Violence in Spartanburg brings the community together to find solution


SPARTANBURG, SC (WSPA) – One Spartanburg community is finding a way to fight the growing violence they’re seeing.

Residents from the south side of town weighed in.

Recent shootings in Spartanburg have residents speaking out about crime, and especially shootings in their community.

“We had one here, one homicide and a couple of other shootings right here in their neighborhood where a 17 year old was shot in the back of the head. That’s concerning for everybody,” Highland Community Outreach Advocate Wilma Moore said.

Law enforcement admits crime in July in Spartanburg was unusually high, with multiple shootings. However, officials say the crime numbers have not increased.

“We encourage people to call the crime tip line, our neighbors have been calling the crime tip line more when they’re seeing stuff, like I say, the crime statistics have dropped significantly,” Moore said.

This past weekend, Highland residents called an emergency community meeting to talk about the reason for the violence, like missing fathers, unemployment and lack of support for the family unit. They also talked about possible solutions.

“I feel like the residents of Highland are ready to take their neighborhood back. We are getting a lot more community engagement than we have gotten before. People are taking responsibility for their neighborhoods and not just looking the other way anymore,” Moore said.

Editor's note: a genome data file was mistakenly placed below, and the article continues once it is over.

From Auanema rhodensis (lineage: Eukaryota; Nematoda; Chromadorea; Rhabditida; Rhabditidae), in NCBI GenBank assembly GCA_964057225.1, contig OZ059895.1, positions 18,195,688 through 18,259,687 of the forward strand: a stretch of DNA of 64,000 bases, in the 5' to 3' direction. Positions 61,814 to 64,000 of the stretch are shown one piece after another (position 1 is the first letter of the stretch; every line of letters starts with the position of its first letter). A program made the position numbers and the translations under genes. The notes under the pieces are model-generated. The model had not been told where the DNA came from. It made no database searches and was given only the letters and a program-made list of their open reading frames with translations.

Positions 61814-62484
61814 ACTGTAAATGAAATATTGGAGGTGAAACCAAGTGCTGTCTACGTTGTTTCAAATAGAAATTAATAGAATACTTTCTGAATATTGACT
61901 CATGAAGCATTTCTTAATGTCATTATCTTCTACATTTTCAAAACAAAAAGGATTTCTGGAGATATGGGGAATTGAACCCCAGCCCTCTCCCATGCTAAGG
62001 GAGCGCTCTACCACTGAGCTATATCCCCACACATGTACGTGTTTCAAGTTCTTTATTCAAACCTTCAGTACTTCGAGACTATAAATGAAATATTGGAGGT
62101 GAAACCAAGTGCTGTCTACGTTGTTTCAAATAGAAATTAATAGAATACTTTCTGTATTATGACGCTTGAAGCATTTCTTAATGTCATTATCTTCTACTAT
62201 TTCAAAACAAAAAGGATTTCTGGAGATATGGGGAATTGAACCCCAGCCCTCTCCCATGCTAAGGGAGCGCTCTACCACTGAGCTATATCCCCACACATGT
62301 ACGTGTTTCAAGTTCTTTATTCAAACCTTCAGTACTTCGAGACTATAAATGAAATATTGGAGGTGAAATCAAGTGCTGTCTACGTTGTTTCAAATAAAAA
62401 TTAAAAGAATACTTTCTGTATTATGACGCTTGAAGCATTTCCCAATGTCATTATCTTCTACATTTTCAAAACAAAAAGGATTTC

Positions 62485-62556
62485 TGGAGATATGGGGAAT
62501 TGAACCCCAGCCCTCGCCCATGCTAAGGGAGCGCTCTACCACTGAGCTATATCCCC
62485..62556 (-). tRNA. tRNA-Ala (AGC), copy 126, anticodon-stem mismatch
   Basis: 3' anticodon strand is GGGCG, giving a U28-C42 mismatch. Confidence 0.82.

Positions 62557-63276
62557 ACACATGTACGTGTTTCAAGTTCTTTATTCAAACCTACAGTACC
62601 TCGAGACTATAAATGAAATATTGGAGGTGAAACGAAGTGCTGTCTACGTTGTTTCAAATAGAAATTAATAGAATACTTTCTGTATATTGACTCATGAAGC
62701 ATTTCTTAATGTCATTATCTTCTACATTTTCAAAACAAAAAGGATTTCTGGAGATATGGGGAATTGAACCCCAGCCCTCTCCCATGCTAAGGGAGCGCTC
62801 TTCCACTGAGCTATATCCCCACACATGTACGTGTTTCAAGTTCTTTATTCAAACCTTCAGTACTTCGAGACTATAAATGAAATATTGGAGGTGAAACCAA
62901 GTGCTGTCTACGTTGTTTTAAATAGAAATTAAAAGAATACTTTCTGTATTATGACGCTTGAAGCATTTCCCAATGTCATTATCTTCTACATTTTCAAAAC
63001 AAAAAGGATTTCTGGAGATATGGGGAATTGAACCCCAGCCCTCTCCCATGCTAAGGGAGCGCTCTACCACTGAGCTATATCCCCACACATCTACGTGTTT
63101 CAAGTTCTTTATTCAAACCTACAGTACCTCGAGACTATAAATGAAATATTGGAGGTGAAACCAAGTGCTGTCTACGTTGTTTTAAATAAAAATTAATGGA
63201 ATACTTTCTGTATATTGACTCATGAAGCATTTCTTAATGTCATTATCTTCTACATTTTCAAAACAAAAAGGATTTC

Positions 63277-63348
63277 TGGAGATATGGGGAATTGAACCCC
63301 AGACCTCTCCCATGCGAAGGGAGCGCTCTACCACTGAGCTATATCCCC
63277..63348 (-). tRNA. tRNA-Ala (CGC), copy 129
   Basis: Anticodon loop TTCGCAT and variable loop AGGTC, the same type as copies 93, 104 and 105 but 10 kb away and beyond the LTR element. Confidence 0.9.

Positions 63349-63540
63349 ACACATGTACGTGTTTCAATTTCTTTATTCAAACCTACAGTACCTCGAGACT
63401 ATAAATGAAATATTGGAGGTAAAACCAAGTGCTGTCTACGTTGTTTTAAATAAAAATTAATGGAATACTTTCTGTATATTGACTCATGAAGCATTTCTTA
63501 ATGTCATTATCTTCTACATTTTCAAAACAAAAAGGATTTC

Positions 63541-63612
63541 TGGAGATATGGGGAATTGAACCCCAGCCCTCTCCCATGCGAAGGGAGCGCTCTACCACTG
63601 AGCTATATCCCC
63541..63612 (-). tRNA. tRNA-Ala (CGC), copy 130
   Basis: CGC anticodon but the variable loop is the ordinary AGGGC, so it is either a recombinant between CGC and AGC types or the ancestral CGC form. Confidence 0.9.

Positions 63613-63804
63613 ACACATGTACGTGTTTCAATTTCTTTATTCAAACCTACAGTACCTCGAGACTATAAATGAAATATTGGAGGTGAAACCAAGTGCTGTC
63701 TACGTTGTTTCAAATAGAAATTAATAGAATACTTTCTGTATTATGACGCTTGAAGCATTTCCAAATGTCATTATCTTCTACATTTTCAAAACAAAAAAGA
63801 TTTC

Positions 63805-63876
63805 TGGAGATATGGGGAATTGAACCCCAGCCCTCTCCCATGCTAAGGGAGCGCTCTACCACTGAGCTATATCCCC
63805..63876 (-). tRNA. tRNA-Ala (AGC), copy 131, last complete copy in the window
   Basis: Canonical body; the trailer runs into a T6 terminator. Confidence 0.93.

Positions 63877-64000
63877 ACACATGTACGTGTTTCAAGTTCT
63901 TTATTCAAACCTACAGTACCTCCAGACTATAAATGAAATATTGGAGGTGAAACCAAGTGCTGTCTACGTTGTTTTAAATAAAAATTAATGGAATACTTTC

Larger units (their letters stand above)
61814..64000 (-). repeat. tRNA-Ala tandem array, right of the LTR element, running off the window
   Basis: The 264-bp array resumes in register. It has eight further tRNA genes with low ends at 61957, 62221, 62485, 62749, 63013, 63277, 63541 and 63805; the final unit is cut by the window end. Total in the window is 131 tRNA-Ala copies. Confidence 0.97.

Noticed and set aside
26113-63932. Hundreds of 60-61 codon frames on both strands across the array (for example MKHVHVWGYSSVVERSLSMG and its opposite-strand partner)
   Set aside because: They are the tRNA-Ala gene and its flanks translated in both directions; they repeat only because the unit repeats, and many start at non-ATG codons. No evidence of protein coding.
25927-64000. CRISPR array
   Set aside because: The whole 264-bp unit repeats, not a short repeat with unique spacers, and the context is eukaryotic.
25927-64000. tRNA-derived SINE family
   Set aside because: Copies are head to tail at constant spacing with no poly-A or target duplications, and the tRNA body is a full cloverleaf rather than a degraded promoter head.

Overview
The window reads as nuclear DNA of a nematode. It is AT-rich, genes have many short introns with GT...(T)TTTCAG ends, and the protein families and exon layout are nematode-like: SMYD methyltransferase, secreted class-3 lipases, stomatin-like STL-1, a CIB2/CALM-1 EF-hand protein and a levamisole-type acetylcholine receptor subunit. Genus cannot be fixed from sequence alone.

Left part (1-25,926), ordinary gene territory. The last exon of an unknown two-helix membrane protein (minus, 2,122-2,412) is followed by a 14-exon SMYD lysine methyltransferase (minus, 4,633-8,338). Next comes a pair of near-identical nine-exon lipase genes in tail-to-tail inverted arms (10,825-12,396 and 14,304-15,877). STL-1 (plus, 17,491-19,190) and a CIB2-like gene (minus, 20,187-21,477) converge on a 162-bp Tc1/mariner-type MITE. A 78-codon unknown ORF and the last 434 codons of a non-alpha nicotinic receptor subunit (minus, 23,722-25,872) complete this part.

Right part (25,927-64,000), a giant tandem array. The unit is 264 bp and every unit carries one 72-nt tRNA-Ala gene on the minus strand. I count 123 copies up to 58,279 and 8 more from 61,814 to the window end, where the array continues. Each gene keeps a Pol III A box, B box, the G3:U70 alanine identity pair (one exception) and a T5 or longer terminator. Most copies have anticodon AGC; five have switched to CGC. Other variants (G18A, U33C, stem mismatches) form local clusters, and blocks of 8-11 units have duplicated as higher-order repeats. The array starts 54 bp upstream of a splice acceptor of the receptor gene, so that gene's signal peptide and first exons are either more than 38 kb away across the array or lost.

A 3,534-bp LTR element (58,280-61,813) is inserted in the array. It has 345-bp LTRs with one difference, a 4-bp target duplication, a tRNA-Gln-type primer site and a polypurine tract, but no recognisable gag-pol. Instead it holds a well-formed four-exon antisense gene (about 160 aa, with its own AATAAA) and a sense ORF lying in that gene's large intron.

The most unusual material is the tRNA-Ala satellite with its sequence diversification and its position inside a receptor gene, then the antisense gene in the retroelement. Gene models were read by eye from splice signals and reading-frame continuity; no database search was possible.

Community members along with law enforcement encourage people to be proactive by calling the police when they see something unusual.

“People who live in the community, they are aware of what happened. Even sometimes the victims, they know what happened or they know who’s involved and we’re not getting that information,” Major Art Littlejohn with the City of Spartanburg Police Department said.

For law enforcement, working with the community is the best recipe.

“We will continue to try to build those partnerships with the community where they trust us and we trust them. Building those partnerships allows us to prevent crime starting out. They may hear something that we may not know about. So when they hear it first hand or they hear it before hand and they contact us, many times we can prevent those crimes from occurring in the first place,” Littlejohn said.

Law Enforcement says, when calling police about suspicious activity, just tell the dispatcher you’re with neighborhood watch and they won’t ask for your name.

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